With ironic wit, Tony Labat's provocative narrative collages confront cultural identity, loss and displacement. Labat represents difference and marginalization from the position of the "outsider," and deconstructs the codes by which the mass media reinforces cultural mythologies. Born in Cuba, he creates pastiches of performance and appropriated imagery that critique media representations of Latin culture.
Working primarily in film, video, and performance, Andrew Lampert pursues the alchemy between artist, art, and audience in a public space, especially that of cinema. A trained film archivist, Lampert combines a Duchampian attention to the gap between an artwork's private intent and public reception with an appreciation for the contingency of film as a medium, bringing unscripted and chance elements into cinema's veneer of control. Reveling in cinema as a performative environment, Lampert reclaims this space from a mass media culture to emphasize its potential for immediacy and accident.
In a multidisciplinary practice that includes videos, performances and music, Kalup Linzy creates satirical narratives inspired by television soap operas, telenovelas and Hollywood melodramas. Taking an irreverent approach to stereotypes of race, gender and sexuality, Linzy performs, most often in drag, in a series of memorable recurring roles. The artist serves as writer, director, cinematographer, editor, and actor—and, in a distinctive strategy, also voices and overdubs the dialogue of multiple characters. At once comic, raunchy and poignant, Linzy's unique narrative videos fuse theatrical intensity with melodramatic irony.
Through an intimate and elegant use of the medium, Joan Logue's work defines the art of video portraiture. Capturing the essence of subjects that range from avant-garde artists to New England fishermen, her video portraits are minimalist dramas — precisely composed, richly nuanced, and highly expressive of the character of the "sitter."
London Video Access (LVA), later renamed London Electronic Arts, merged with The London Film Makers' Co-op in January, 1999, to form The Lux Centre. The Lux is a leading media center in Britain, dedicated to facilitating the production, exhibition and distribution of film, video and digital arts.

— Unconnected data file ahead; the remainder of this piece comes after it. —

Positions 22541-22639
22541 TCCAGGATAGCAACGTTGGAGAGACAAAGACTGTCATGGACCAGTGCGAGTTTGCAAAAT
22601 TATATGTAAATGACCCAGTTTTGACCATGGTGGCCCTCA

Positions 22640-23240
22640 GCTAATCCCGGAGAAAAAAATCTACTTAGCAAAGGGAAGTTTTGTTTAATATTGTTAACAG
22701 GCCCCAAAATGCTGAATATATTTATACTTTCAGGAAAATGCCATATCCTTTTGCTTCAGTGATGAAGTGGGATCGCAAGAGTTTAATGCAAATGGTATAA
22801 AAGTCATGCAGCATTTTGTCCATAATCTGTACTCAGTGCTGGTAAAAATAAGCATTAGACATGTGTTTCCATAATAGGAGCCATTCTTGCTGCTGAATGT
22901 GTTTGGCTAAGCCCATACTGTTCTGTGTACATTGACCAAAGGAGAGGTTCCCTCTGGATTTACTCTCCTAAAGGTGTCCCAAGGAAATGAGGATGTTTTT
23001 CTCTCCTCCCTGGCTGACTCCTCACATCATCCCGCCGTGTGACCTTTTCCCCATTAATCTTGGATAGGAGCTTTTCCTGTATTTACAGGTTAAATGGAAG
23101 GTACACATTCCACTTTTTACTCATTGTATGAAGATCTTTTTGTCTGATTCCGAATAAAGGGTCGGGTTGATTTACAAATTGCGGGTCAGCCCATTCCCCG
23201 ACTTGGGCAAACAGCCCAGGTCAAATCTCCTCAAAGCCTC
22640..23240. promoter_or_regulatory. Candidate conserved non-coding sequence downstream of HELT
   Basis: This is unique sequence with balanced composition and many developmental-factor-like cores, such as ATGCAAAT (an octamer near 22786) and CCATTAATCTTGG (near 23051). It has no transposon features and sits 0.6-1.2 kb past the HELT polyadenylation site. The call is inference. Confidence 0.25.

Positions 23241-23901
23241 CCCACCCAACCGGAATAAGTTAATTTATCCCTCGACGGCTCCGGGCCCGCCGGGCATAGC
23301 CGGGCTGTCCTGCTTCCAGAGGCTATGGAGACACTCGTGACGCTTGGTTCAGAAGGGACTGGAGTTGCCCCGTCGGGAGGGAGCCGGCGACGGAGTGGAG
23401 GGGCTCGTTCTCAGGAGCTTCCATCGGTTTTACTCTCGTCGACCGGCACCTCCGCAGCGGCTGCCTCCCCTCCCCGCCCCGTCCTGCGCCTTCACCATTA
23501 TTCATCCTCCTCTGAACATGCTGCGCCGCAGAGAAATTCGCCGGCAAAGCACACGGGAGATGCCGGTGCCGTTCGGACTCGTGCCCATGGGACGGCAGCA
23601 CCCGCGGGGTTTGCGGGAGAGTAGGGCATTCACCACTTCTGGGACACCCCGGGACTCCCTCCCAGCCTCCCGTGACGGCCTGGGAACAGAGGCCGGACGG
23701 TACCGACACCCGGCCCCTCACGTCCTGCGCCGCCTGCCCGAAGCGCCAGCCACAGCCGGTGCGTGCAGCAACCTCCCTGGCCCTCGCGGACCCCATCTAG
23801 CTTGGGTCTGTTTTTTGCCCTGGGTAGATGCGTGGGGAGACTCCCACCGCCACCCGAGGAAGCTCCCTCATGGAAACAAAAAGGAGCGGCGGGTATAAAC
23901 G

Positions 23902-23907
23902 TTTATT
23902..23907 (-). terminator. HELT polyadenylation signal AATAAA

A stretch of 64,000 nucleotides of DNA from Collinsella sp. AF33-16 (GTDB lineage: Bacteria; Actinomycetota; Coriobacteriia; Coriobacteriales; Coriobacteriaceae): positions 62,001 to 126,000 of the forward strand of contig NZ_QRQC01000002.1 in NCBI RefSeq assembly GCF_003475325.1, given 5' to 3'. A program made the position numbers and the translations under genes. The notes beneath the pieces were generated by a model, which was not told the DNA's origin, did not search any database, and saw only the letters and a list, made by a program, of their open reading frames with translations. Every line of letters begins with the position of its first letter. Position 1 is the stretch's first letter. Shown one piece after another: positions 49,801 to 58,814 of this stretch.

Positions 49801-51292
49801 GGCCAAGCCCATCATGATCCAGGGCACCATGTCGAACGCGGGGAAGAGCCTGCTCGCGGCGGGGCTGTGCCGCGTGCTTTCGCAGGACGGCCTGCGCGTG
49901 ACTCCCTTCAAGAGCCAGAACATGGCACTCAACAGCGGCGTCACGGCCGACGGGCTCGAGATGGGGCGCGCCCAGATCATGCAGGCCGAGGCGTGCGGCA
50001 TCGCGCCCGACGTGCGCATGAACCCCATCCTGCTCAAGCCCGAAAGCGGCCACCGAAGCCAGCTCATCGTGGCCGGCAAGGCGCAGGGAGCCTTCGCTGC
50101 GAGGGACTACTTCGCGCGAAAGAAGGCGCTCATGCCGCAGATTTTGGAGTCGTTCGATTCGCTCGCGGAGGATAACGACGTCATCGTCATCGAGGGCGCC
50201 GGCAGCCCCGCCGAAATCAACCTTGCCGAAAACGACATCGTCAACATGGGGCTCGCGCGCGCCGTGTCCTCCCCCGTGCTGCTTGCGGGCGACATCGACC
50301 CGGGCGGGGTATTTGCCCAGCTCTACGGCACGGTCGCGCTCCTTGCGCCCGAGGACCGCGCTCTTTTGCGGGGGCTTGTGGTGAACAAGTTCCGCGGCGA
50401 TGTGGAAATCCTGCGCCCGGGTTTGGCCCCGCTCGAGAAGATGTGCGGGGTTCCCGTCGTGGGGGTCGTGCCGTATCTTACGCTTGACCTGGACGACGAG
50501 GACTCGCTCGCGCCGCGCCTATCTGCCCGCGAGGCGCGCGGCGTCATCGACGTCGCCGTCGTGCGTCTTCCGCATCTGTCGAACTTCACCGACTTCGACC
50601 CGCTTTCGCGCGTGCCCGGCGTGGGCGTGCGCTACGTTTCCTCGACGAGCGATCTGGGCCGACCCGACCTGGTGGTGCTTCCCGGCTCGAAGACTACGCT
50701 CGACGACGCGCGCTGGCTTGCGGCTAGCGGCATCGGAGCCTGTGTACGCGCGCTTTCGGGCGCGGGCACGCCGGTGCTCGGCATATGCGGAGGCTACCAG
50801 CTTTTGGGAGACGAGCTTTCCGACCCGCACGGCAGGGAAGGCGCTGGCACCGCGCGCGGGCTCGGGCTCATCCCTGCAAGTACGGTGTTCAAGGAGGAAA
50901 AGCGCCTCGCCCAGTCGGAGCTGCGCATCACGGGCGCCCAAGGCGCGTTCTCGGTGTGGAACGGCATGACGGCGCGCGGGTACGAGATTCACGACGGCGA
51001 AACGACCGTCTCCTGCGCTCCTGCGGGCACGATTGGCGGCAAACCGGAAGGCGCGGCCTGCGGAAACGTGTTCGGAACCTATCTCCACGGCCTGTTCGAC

Merging social observation with satirical humor, Chip Lord's work focuses on American myths and icons, from the cult of the automobile to baseball, advertising, suburbia and television. Lord, a founding member of the San Francisco-based multi-media collective Ant Farm, examines how our collective identity and everyday life are defined by a consumer-based, media-driven culture.
Tali Hinkis and Kyle Lapidus began collaborating as LoVid in 2000. An alchemy of independent interests in technology has defined LoVid's aesthetic, combining craft-oriented analog processes and playful engineering with natural and social science. LoVid's live performances, participatory public art works, immersive installations, and video and textile projects express the radiant noise of an electrified but human world.
Kristin Lucas is a New York-based multidisciplinary artist working in video, installation, live, networked, and hybrid media art forms. In works that gain their currency within the context of public and private systems, Lucas responds to the uncanny overlaps of virtual and lived realities, and to the fast-changing mediascape that reconfigures perception and identity. Lucas critically engages with the tools she investigates, re-imagining and re-contextualizing their use in a way that looks to technology to provide new platforms for social and community engagement.
Exploring light and landscape as agents of visual perception and memory, Mary Lucier examines 19th-century art historical and literary traditions through the lens of technology. In elegant "pictorial-narrative" works, she investigates the American pastoral myth in "an ironic dialogue between past and present, mundane and poetic, real and ideal." Lucier's metaphoric use of light evokes transcendence and the sublime.